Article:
Saturday, May 16, 2009

Evangelism Through Storytelling

Since our ancestors could first communicate, we have gathered together to share our stories.

We have passed along wondrous tales of creation and tragic stories of love lost. We have repeated impressive accounts of heroism, and simple legends of family history.

When our ancestors lived closer to the land and to each other, such storytelling was imbued with ritual and occasion. Members of the tribe would gather around the fire to hear their genealogy recited aloud by an elder or by a master storyteller.

Listeners would track how their own lives, or the lives of their ancestors, interwove with the lives of other tribe members, as everyone's ancient relatives had once played out similar life dramas together.

As a custom, some cultures' storytellers repeat the same tales over and over because each time we hear it, we return to the story as a different person, viewing the plot and characters in a new light.

Hearing these stories repeated is a way to gauge where we have been and where we now are on our path of personal and spiritual evolution. It also helps our younger generation to learn these stories in order to pass them on to forthcoming generations.

When we hear others tell their stories, we can laugh at their humorous adventures, feel the thrill of exciting encounters, see parts of ourselves in one another, and learn from each other.

Though many of these formal traditions are lost, we do not have to be without. We can begin new practices within our own extended families of listening to one another's hearts with family and friends, as well as strangers, sharing our stories.

A dear friend one mine did this recently, sharing some storytelling with a woman he met at a pizza cafe. He opened the door to conversation and listened to her own story, moving him to tend to her as he was able to. Her story led him to plant the seeds of compassion within a community as he begins to share her story with hope and faith that others will listen, in order to create change and growth in that same community.

By building these practices of storytelling and sharing, we give ourselves and others the opportunity to draw ever closer in our shared human experience and spiritual journey, pleasing God in His desire to share His own story of unconditional love, and prompting us to share our own gift of truly unconditional love.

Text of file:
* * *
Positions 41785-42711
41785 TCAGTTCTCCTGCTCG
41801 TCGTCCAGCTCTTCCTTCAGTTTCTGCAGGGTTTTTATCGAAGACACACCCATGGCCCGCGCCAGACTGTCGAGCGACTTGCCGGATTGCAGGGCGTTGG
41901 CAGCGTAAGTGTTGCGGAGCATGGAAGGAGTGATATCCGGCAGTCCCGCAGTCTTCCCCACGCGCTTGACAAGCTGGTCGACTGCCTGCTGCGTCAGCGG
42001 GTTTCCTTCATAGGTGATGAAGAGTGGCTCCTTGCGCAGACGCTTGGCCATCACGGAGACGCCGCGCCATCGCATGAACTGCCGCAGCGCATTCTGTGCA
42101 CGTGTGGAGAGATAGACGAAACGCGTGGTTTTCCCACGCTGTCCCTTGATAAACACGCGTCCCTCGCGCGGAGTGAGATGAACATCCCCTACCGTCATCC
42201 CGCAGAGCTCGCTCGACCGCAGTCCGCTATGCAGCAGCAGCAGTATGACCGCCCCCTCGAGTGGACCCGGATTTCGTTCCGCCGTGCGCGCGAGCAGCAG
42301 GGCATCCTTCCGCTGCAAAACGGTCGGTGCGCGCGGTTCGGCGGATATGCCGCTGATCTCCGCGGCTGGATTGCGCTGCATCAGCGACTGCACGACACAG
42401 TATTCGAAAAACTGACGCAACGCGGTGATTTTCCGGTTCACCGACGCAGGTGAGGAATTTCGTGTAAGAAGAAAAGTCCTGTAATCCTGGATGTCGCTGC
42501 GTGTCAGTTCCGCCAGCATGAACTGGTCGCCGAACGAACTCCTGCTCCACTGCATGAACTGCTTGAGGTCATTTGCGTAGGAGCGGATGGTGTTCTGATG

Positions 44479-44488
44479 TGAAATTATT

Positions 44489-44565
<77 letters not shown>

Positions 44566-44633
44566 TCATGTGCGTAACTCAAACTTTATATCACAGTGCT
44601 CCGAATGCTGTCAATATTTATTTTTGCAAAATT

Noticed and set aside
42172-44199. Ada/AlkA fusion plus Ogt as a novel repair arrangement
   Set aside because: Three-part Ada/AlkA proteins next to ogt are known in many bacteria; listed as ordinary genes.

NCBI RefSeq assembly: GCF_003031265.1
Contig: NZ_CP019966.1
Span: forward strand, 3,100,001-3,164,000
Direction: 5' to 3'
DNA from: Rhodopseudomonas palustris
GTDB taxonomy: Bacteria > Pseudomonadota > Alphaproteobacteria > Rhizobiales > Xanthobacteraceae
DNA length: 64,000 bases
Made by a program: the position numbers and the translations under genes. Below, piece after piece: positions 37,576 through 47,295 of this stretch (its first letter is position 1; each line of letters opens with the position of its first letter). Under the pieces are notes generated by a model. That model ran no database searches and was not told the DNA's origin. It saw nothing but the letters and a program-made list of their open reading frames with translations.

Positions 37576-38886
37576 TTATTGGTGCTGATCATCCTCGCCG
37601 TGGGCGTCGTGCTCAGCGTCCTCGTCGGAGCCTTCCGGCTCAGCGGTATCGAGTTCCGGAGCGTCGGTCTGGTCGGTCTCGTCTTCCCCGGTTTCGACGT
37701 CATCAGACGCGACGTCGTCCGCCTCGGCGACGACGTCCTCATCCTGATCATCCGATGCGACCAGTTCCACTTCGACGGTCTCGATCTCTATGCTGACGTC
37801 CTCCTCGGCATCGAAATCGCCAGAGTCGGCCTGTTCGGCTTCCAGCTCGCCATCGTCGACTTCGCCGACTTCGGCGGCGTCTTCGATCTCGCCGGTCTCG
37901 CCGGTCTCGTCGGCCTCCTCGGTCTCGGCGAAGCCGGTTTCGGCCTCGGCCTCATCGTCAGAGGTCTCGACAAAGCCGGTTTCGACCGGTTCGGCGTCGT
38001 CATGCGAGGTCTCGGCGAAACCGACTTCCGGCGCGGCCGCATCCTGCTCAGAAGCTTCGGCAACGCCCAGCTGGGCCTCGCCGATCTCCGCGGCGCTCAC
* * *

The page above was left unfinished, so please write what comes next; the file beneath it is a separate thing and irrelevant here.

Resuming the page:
With love & light --- and a story to share,


The Evangelism of Storytelling

Thursday, May 14, 2009

Forgiving Ourselves

Sometimes we make mistakes and do or say something that hurts those we love. This often happens because we are relaxed and comfortable with these people and we are not as cautious as we are in the presence of our employers, teachers, or strangers. We can let our guard down and respond in a way that is hurtful. This pains us because we are doing this to someone who we care very much about.

Learning to accept the things that we perceive as wrong can be a difficult task. Often we have been brought up to accept that it is normal to feel guilty about our actions and that by doing so we will make everything seem alright within ourselves. Even though we might feel that we have a reason to make up for the choices we have made, it is much more important for us to learn how to deal with them in a healthy and positive way, such as through forgiveness and understanding.

When we can look back at things that we have done and really assess what has happened, we begin to realize that there are many dimensions to our actions. While feeling guilty might help us to feel better at first, it is really only a short-term solution. It is all too ironic that being hard on ourselves is the easy way out.

If we truly are able to gaze upon our lives through the lens of compassion, however, we will be able to see that there is much more to what we do and have done than we realize. Perhaps we were simply trying to protect ourselves or others and did the best we could at the time, or maybe we thought we had no other recourse and chose a solution in the heat of the moment. Or, perhaps we were just wrong and harsh in our reaction. Once we can understand that dwelling in our negative feelings will only make us feel worse, we will come to recognize that it is really only through forgiving ourselves that we can transform our feelings and truly heal any resentment we have about our actions.

Giving ourselves permission to feel at peace with our past actions is one of the most positive steps we can take toward living a life free from regrets, disappointments, and guilt. It is then that we can focus on finding the inner balance that will prevent us from repeating our mistakes. The more we are able to remind ourselves that the true path to a peaceful mind and heart is through acceptance of every part of our lives and actions, the more harmony and inner joy we will experience in all aspects of our lives.

With love & light,


Wednesday, May 13, 2009

Share God's Unconditional Love With Everyone

Late one night last September, I walked through the Port Authority Bus Terminal in New York, tired and eager to be on my last bus home. A young man approached me with a worried look upon his face, a bus ticket in his hand, and a challenge – he and I understood different languages.